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Humanism and maslow by Dr Rovel Shackleford

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Humanism Maslow by Dr Rovel Shackleford for HR and training personnel

Humanism Maslow by Dr Rovel Shackleford for HR and training personnel

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  • 1. Basic Postulates
    • Humans are inherently good.
    • Humans are active as well as reactive.
    • Human are more than the sum of their parts.
    • Human existence takes place in a uniquely human context (separate from animals).
    • Human are always aware of being aware (conscious, awareness of self and others).
    • Human behavior is determined by an individual’s perceptions of self (self-concept).
    • For behavior to change, self perceptions must change.
    • Humans have free will and responsibility.
    • Humans are intentional and aim for goals.
  • 2. What is Humanism?
    • Dignity
    • Rational
    • Truth Seeking
    • Goodness
    • More than sum of parts
    • Self-Actualization
    • Hopeful
    • Motivating
    • Affirmative
    • Celebratory
    • Holistic
    • Human Potential
    • Growth
    • Openness
    • Enlightenment
  • 3. HUMANISM Develop the innate potential of every person. Let each become all s/he is capable of becoming. Help each individual to self-actualize.
  • 4. Within every person is an active will towards health, growth, and the actualization of human potential. Carol Tribe
  • 5. ABRAHAM MASLOW
  • 6. Maslow’s Philosophy
    • To understand humans, you must understand their highest aspirations.
    • Human study must be humanistic & holistic
    • Human values are intrinsically good & desirable.
    • Personality problems are loud protests against the ‘ crushing of psychological bones’.
    • Self-actualizing people can live more freely in the realm of being.
    • A democratic environment is essential to reach potential
  • 7. MASLOW’S HIERARCHY OF NEEDS
    • Self Actualizing Needs
    • Esteem Needs
    • Love and Belonging Needs
    • Safety Needs
      • consistency and predictability
      • physical safety
    • Physiological Needs
    D E P R I V A T I O N B E I N G Aesthetic intellectual
  • 8. NEEDS DEPRIVATION The LESS a need is deprived when it first emerges, the BETTER a person is able to tolerate a subsequent deprivation of that need.
    • If you want people to be able to tolerate
    • danger, be certain they always feel safe.
    THEREFORE
    • If you want people to be able to tolerate food deprivation, be certain that they never are hungry
  • 9. Following this logic, we can conclude:
    • If you want people to be able to tolerate frustration, don’t frustrate them.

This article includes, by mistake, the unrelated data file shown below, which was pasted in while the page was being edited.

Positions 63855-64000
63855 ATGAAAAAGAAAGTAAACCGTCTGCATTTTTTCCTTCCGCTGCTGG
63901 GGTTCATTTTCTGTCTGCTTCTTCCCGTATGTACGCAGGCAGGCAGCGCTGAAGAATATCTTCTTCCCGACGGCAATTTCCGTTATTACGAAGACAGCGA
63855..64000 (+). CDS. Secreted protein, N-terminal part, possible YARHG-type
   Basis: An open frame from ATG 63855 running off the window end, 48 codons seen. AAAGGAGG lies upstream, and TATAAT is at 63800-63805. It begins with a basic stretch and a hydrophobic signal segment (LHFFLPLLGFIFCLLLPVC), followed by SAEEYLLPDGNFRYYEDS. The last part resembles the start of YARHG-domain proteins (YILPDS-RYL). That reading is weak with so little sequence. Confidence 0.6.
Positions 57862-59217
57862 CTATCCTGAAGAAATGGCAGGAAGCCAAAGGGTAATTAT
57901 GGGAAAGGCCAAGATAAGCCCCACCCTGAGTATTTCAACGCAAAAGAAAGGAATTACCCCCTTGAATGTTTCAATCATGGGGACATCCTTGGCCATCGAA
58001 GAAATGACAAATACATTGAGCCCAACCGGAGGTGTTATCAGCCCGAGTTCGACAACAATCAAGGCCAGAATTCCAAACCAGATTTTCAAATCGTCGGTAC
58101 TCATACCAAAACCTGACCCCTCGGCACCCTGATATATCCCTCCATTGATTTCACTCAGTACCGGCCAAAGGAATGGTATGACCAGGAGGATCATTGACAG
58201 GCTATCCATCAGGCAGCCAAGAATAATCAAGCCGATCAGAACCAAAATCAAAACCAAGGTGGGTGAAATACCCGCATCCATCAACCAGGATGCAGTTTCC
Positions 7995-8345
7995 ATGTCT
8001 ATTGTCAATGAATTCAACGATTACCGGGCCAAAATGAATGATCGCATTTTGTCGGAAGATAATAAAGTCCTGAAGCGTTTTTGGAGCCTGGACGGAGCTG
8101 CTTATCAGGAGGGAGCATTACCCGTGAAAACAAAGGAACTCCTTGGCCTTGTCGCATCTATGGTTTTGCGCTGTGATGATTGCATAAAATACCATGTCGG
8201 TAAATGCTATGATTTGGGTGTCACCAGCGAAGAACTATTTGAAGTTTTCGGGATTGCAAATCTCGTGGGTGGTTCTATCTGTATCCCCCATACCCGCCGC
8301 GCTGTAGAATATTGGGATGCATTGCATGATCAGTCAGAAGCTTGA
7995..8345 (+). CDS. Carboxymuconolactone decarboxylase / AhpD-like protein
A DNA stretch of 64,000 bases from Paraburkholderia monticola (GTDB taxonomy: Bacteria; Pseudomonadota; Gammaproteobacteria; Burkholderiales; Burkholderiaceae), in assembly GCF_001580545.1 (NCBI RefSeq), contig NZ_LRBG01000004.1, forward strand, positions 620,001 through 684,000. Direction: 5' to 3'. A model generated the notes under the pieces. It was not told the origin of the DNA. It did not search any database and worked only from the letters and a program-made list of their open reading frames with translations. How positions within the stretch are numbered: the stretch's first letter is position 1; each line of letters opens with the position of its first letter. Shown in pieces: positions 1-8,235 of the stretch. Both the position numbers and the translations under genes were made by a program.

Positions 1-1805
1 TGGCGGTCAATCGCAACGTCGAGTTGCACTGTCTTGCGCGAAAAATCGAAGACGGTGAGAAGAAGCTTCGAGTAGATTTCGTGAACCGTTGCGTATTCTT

• If you want people to be able to tolerate failure, be certain they succeed often.
    • If you want people to be able to tolerate humiliation, be certain you are constantly supportive of and caring toward them.
  • 10. EMOTIONAL HEALTH
    • Maslow's theory deals with emotions, not cognition. But he does strongly maintain that proper emotional development is crucial to curiosity and to creative thinking.
    • Emotional well being is the key to thinking and to proper learning.
    • One knows nothing from behavior. We have to understand the underlying need that motivated the behavior. A given stage can give rise to many different behaviors. Likewise, a given behavior can be indicative of many different stages.
  • 11. What Should Educators Be Trying to Achieve?
    • Emotional health is the goal of humanistic education. Education should be nurturing. The role of the teacher is to be a facilitator—to help the child pursue her/his own interests. Each child is unique, and educational goals for each child must be unique.
  • 12. The Goals of Humanistic Education
    • Giving students Choice , not Controlling them
    • Providing an Open not a Closed classroom
    • Students are viewed as being Active , not Passive
    • Self evaluation not teacher provided grades
    • Facilitating vs. Teaching Facts
    • . Principles vs. Facts
    • Discovery vs. Acquisition
    • Cooperation vs. Competition
    • Creativity vs. Conventionality
    • Personal Integrity vs. Beating the System
  • 13. HIERARCHY and SEQUENCE What Is a Hierarchy? You must successfully complete (resolve, equilibrate) one stage before you go to the next. How Is Hierarchy Related To Sequence? All hierarchical theories are sequential, but not all sequential theories are hierarchical.
  • 14. POTENCY of NEEDS The needs are INNATE, but they are not of equal potency (strength). They are arranged in a hierarchy of potency. AN INDIVIDUAL IS MOTIVATED BY HER/HIS MOST POTENT UNSATISFIED NEED
  • 15. THE NEEDS ARE UNIVERSAL BUT CULTURE OFTEN DETERMINES HOW THE NEEDS ARE SATISFIED